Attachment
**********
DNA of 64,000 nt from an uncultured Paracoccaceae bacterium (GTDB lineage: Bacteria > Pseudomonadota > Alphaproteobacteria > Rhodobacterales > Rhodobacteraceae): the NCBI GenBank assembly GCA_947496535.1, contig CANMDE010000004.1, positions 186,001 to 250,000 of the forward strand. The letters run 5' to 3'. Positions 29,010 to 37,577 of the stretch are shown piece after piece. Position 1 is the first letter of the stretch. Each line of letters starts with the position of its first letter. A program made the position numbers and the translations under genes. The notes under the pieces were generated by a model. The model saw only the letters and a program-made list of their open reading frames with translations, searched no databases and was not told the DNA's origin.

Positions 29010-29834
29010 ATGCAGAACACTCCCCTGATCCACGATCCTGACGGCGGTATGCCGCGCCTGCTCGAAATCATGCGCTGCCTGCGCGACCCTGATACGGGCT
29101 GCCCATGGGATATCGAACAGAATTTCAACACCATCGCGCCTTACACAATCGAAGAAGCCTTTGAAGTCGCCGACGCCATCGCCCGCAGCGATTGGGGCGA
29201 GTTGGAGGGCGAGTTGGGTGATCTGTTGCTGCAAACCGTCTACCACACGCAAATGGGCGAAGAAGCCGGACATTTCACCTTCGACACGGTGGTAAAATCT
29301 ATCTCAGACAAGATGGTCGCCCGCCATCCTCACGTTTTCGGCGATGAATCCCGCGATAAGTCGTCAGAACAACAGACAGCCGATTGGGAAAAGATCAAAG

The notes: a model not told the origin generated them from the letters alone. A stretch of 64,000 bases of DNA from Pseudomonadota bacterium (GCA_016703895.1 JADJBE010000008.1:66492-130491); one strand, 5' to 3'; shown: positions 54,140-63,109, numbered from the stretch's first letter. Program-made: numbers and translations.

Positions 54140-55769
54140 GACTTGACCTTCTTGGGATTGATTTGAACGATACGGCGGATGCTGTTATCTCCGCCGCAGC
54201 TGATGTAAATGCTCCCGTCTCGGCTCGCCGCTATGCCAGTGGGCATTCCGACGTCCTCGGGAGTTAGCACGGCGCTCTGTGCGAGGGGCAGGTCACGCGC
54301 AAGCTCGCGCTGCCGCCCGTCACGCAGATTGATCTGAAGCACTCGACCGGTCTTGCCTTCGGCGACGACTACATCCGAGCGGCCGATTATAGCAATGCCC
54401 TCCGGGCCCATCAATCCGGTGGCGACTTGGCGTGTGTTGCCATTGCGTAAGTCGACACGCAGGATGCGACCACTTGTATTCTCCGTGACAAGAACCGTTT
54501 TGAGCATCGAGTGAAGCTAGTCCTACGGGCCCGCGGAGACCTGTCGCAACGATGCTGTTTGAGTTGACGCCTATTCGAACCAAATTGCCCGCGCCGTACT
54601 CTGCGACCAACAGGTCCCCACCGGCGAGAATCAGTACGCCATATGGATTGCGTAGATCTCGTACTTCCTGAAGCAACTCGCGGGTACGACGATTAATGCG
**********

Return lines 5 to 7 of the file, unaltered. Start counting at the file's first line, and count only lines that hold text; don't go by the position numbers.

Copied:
29201 GTTGGAGGGCGAGTTGGGTGATCTGTTGCTGCAAACCGTCTACCACACGCAAATGGGCGAAGAAGCCGGACATTTCACCTTCGACACGGTGGTAAAATCT
29301 ATCTCAGACAAGATGGTCGCCCGCCATCCTCACGTTTTCGGCGATGAATCCCGCGATAAGTCGTCAGAACAACAGACAGCCGATTGGGAAAAGATCAAAG

The notes: a model not told the origin generated them from the letters alone. A stretch of 64,000 bases of DNA from Pseudomonadota bacterium (GCA_016703895.1 JADJBE010000008.1:66492-130491); one strand, 5' to 3'; shown: positions 54,140-63,109, numbered from the stretch's first letter. Program-made: numbers and translations.